Spoilers: Sorry, but YES

I really enjoyed watching this, but I was also wildly underwhelmed by the ending. So, it’ll be interesting to see how my perception of this show changes over time.

The first episode didn’t grab me right away, probably because I mostly find Adult Steve to be a bit insufferable, but after that I quickly got sucked into the story. The show is atmospheric, creepy, sometimes horribly sad. I was invested in most of the characters and certainly the group of siblings as a whole. (Theo and Luke were my favorites.) I loved how each of the kids were psychically sensitive in some way, although I wish we could’ve seen more of that at times. (Shirley’s dreams, for instance. I am a 1,000 times more interested in Shirley’s dreams than in her one time fling with some dude at a funeral home convention, especially since that whole subplot feels like filler for a thematic ending I didn’t really buy anyway.) I also thought the twist that Abigail was real was fantastic, although I don’t quite like how the reveal itself is handled, which we’ll discuss in a bit.

What’s amusing about the show’s extremely polarizing finale is that, going into it, I worried I’d find the episode too ambiguous and/or bleak for my tastes. Instead, it went the exact opposite direction, with a big tonal shift that I couldn’t quite buy and a moral that landed like an anvil. What’s especially frustrating is that, honestly, a lot of the episode does work for me. For instance, I like that Ghost Nell saves all of her siblings, but I don’t like that between her and Hugh’s sacrifice, the remaining Crain children do absolutely nothing to save themselves. I like the idea of Ghost Nell’s speech about time and love and confetti, but good God, it goes on too long, as does basically every other speech in this episode. I have never seen a show that loves its monologues like The Haunting of Hill House, and while they mostly work for me (despite how much attention they call to themselves), the ones in the finale seem considerably less successful, like, at a certain point, you just want the ghosts to all walk around with signs that say “Moral Here.”

And while I’ve been actively fascinated by the idea of optimistic or uplifting horror for years, I just don’t buy nine episodes of dread and one episode of triumph; the balance isn’t there. Bittersweet, I would’ve gone for. I can’t tell you how much I love the line “this house, it’s full of precious, precious things, and they don’t all belong to you.” At the same time, the show is so busy telling us ALL YOU NEED IS LOVE that I feel like it loses itself in the end. Admittedly, that’s never been one of my favorite morales, but I especially don’t buy it in an episode where Steve goes back to his wife (like his dad once did, oh, the subtle parallels) and gives a non-apology about how ghosts are wishes and marriages can be haunted instead of just saying “Here is why I’m so fucked up, and I’m so sorry I lied to you and hurt you for years instead of dealing with my own shit.” You know how in Daredevil, Season 2, when Karen is supposedly writing the news but she’s actually writing some poorly worded thematic bullshit about how everyone’s a hero? This whole ending feels like that scene to me. I understand it, but that doesn’t mean I buy it.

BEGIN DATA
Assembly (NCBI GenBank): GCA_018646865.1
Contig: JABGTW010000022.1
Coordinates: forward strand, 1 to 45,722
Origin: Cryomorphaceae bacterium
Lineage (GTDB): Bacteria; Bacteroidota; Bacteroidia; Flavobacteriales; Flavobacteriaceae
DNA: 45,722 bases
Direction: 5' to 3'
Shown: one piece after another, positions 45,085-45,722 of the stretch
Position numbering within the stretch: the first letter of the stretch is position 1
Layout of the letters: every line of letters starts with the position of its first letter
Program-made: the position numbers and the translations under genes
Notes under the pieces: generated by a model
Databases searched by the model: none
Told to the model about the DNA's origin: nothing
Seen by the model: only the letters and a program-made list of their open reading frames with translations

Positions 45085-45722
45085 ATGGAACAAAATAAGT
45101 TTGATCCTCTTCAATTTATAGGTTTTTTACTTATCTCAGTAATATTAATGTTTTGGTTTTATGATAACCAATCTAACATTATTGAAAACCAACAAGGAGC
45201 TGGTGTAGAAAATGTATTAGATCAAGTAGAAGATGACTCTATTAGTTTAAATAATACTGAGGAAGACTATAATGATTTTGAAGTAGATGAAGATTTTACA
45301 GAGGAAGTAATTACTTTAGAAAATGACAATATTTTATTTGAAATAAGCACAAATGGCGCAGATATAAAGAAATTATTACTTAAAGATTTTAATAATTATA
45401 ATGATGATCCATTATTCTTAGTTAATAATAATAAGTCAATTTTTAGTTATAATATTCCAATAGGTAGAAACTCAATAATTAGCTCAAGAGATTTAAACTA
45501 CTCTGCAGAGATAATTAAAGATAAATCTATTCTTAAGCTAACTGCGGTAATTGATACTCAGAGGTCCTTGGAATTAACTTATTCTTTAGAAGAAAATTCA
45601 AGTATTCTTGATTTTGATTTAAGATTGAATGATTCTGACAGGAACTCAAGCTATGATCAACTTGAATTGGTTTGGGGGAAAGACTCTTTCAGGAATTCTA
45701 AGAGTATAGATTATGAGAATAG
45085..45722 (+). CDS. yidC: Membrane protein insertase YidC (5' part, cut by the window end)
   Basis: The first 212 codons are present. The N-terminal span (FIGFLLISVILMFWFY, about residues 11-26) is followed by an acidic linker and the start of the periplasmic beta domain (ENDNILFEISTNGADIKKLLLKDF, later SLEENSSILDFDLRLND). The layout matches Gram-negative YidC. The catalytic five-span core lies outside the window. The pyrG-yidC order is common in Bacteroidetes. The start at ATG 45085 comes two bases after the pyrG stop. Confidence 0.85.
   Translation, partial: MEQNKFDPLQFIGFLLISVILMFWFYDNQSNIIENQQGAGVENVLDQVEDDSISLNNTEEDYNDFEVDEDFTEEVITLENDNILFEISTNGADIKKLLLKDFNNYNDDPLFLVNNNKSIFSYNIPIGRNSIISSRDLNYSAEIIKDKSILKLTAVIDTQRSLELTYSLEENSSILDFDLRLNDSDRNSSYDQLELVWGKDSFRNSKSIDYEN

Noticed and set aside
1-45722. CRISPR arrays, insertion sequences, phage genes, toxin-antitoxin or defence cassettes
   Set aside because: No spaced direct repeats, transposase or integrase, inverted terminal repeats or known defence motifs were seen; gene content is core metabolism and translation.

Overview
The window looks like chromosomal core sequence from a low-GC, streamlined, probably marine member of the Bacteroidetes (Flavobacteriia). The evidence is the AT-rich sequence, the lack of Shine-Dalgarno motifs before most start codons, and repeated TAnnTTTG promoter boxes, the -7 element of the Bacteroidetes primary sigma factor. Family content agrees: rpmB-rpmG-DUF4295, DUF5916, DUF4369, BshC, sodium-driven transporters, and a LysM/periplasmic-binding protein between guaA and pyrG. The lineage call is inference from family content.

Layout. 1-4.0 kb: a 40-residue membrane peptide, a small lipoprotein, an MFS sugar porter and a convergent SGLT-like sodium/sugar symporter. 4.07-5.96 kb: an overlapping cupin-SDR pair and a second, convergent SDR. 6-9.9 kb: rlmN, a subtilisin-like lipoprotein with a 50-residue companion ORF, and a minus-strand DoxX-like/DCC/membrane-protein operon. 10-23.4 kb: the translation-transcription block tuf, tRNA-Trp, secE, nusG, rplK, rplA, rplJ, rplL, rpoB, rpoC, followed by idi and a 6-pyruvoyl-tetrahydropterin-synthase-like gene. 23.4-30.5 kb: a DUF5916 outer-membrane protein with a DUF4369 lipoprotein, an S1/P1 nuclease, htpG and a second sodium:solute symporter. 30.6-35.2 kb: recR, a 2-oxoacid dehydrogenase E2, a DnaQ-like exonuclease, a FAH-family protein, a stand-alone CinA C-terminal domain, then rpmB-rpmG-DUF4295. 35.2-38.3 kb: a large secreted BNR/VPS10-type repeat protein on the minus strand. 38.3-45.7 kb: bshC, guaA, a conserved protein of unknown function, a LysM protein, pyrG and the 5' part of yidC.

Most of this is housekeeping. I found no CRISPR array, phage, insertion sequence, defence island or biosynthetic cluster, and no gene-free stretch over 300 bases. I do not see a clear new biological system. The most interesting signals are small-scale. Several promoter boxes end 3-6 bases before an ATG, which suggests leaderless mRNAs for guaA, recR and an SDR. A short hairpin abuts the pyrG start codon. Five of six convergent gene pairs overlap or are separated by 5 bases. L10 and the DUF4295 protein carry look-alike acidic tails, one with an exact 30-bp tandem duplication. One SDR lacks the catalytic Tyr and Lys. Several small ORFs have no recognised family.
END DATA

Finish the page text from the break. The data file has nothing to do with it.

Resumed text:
Finally, a handful of random thoughts:

A) Theo’s not-quite-GF showing up at Nell’s funeral like that’s a totally normal thing to do feels totally invasive, completed weirded me out, and prevented me from shipping those two at all.

B) Theo learning to let her guard down and Theo throwing away the gloves that keep her from psychically intuiting everything she touches are so not the same thing. (Seriously. SO MUCH thematic bullshit.)

C) I get that all the kids are damaged in some way, but I never fully buy the transition from Young Helpful Steve to Adult Asshole Steve, though I do find AAS at his most compelling when you realize why he and his wife split. Like, what he’s done is awful, but also, I totally get his whole “we’re sick in the head and sick in the blood” damage.

D) Mek and I were pretty sure Nell was the Bent Neck Lady well before they revealed it, but her death scene was still remarkably haunting and tragic.

E) Mek and I realized who Abigail was once she died in Episode 9, but while a Big Reveal moment in Episode 10 is fine, it feels misplaced (and oddly rushed) near the end of Episode 10, awkwardly shoved between Adult Asshole Steve having seen Something and Hugh’s Big Reveal that he’s already dead.

F) Every ghost story should include Mr. Homn. That is all. (ETA: Well, every ghost story should include Mr. Homn but apparently doesn’t. Research mix-up, alas.)

“Keeping You At A Disadvantage Is An Advantage I Intend to Keep.”

Mekaela and I chose to celebrate New Years Eve with the things we love best: cookies, tacos, caffeinated beverages that may or may not have had booze in them, and–of course–movies, the first of which ended up being Quentin Tarantino’s The Hateful Eight.

buds

We began this movie in 2016, but since it took eons for anything to actually happen, it didn’t end until 2017, and thus became our first movie of the year.